Legacy GM How to make draggable window

paulog

Member
Hello! I'm making a game in GM1.4 and I want to make a draggable window but I'm facing some issues.

The draggable part I have figured out, but there are two problems:

1 - The game uses a view smaller than the room, and the player can drag the view across the room. I want the window to stay in the same place in relation to the view.

2 - The game allows the player to rotate the view by 90º at a time, but I also wanted the window to stay in the same place in relation to the view after this happens.

Is there a way to make this possible? I thought about making the window appear fixed in the middle of the view, but I really wanted to make it draggable. Besides I want to be able to open multiple windows at a time. I also thought about using a different view, like a GUI view, and rendering it at the top of the main game view, but then I can't interact with the game view. Is there a way to make a view "transparent" so I can interact with the view "below" it?

I really hope someone can give me some ideas. Thanks in advance!
 
You don't need to "render" the GUI for it to be displayed. It is automatically displayed. And it doesn't stop interaction with anything. The GUI is precisely the tool you need for what you are describing.
 

paulog

Member
You don't need to "render" the GUI for it to be displayed. It is automatically displayed. And it doesn't stop interaction with anything. The GUI is precisely the tool you need for what you are describing.
I tried using the Draw GUI event but it creates two sprites in the room (I think one is the Draw GUI and the other is just the Draw). The Draw acts the way I want to, but the Draw GUI moves faster than the mouse in the y axis (I think because my view is streched out).

And by using this my previous code does not work anymore.

I had in the step event:
GML:
dx = mouse_x - x
dy = mouse_y - y
and in the left mouse button event:
GML:
x=mouse_x - dx
y=mouse_y - dy
when I put the second code in the Draw GUI nothing happens, only if I change it to just "mouse_x and mouse_y", but then it gets the origin of the sprite, not the point the mouse clicked. And also there's the two sprites issue
 
You do not use mouse_x or mouse_y to get the GUI coordinates for the mouse. The usual method is device_mouse_x_to_gui(0) and device_mouse_y_to_gui(0). This is because the GUI layer does not move with your views. There's no need to subtract coordinates from the mouse or anything. If your room is 1000x1000 and your view is 500x500 and your view is centered on your room (meaning the top left of your view is at coordinates x:250,y:250), the top left of the GUI layer will still be at x:0,y:0 (but the GUI will still be overlaid perfectly on your screen). Read more about the GUI layer here (EDIT: sorry, linked the wrong link here, I've fixed it now).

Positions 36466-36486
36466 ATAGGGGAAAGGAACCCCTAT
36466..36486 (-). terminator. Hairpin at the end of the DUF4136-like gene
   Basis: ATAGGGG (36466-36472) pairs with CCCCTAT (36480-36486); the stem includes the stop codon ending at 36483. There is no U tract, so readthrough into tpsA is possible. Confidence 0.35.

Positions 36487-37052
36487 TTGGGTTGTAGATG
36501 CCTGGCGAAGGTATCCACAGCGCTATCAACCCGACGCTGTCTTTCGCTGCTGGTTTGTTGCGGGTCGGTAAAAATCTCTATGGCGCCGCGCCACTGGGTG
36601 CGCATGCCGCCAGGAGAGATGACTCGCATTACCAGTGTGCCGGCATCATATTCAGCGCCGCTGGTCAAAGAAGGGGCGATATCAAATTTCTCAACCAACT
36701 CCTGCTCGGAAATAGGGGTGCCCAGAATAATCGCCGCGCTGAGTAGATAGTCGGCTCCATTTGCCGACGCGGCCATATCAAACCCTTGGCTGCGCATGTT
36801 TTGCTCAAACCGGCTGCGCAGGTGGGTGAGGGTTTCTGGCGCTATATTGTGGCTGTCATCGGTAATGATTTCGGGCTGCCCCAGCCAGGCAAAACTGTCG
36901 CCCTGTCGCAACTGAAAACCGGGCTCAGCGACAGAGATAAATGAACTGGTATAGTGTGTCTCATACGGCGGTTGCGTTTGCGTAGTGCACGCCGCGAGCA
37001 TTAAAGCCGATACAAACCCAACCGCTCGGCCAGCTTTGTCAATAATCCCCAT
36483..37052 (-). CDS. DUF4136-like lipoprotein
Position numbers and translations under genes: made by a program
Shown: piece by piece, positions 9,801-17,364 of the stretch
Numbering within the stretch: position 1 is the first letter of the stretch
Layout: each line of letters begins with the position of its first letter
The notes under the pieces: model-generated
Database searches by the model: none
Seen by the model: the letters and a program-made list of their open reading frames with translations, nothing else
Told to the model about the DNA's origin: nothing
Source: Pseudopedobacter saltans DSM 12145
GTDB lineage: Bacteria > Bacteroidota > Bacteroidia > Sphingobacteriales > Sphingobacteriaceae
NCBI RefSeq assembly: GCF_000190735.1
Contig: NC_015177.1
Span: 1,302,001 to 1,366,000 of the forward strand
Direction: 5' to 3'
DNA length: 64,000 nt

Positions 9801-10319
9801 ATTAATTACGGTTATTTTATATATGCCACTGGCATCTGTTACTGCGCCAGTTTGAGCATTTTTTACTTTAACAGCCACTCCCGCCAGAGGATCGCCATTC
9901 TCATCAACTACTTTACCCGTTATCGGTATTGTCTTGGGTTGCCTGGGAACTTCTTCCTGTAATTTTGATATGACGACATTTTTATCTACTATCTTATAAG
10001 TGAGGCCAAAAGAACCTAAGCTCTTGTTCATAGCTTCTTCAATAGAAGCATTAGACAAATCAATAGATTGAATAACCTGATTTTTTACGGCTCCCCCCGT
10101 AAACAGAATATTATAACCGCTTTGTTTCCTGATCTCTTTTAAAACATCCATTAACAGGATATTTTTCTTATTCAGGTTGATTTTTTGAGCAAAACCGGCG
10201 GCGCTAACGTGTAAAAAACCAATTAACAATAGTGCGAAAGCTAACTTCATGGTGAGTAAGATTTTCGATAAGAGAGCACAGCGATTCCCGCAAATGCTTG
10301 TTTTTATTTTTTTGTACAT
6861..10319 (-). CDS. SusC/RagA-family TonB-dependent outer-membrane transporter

Last edited:

paulog

Member
You do not use mouse_x or mouse_y to get the GUI coordinates for the mouse. The usual method is device_mouse_x_to_gui(0) and device_mouse_y_to_gui(0). This is because the GUI layer does not move with your views. There's no need to subtract coordinates from the mouse or anything. If your room is 1000x1000 and your view is 500x500 and your view is centered on your room (meaning the top left of your view is at coordinates x:250,y:250), the top left of the GUI layer will still be at x:0,y:0 (but the GUI will still be overlaid perfectly on your screen). Read more about the GUI layer here (EDIT: sorry, linked the wrong link here, I've fixed it now).
That does help a lot, thanks!

Still I can't figure out how to move the window relative to the mouse position, just for it to jump when I click. I looked up some tutorials but they all have the same code that I posted earlier, that does not seem to work with draw GUI event.

Also, how do I code so that the mouse click only registers when above the object when its been drawn in the GUI? I tried "if point_in_rectangle" but that did not work.
 
You'll need to subtract the view coordinates from the instance coordinates to get the GUI positioning, something along the lines of:
Code:
// Get dx
dx = (x-view_xview[0])-device_mouse_x_to_gui(0);
dy = (y-view_yview[0])-device_mouse_y_to_gui(0);

// Set position
x=(device_mouse_x_to_gui(0)-dx)+view_xview[0];
y=(device_mouse_y_to_gui(0)-dy)+view_yview[0];
The same is probably true for your point_in_rectangle. If your sprite origin is top left, then this would be the way to do it for the gui:
Code:
var mgx = device_mouse_x_to_gui(0);
var mgy = device_mouse_y_to_gui(0);
var x1 = x-view_xview[0];
var y1 = y-view_yview[0];
var x2 = x1+sprite_width;
var y2 = y1+sprite_height;
if (point_in_rectangle(mgx,mgy,x1,y1,x2,y2)) {
   // Code and stuff
}
Pretty sure all that should work, though it's kind of hard to tell what you're doing. If you're working with a popup interface, it shouldn't be positioning itself according to the room, it should be positioned according to where the GUI would be. So if you want something in the center of your screen, and your gui width and height is w:500,h:500, then you'd place it at coordinates x:250,y:250in the room. Having stuff that's "outside" of the area the GUI should cover and then trying to draw it onto the GUI is just giving yourself an unnecessary headache.
 

paulog

Member
You'll need to subtract the view coordinates from the instance coordinates to get the GUI positioning, something along the lines of:
Code:
// Get dx
dx = (x-view_xview[0])-device_mouse_x_to_gui(0);
dy = (y-view_yview[0])-device_mouse_y_to_gui(0);

// Set position
x=(device_mouse_x_to_gui(0)-dx)+view_xview[0];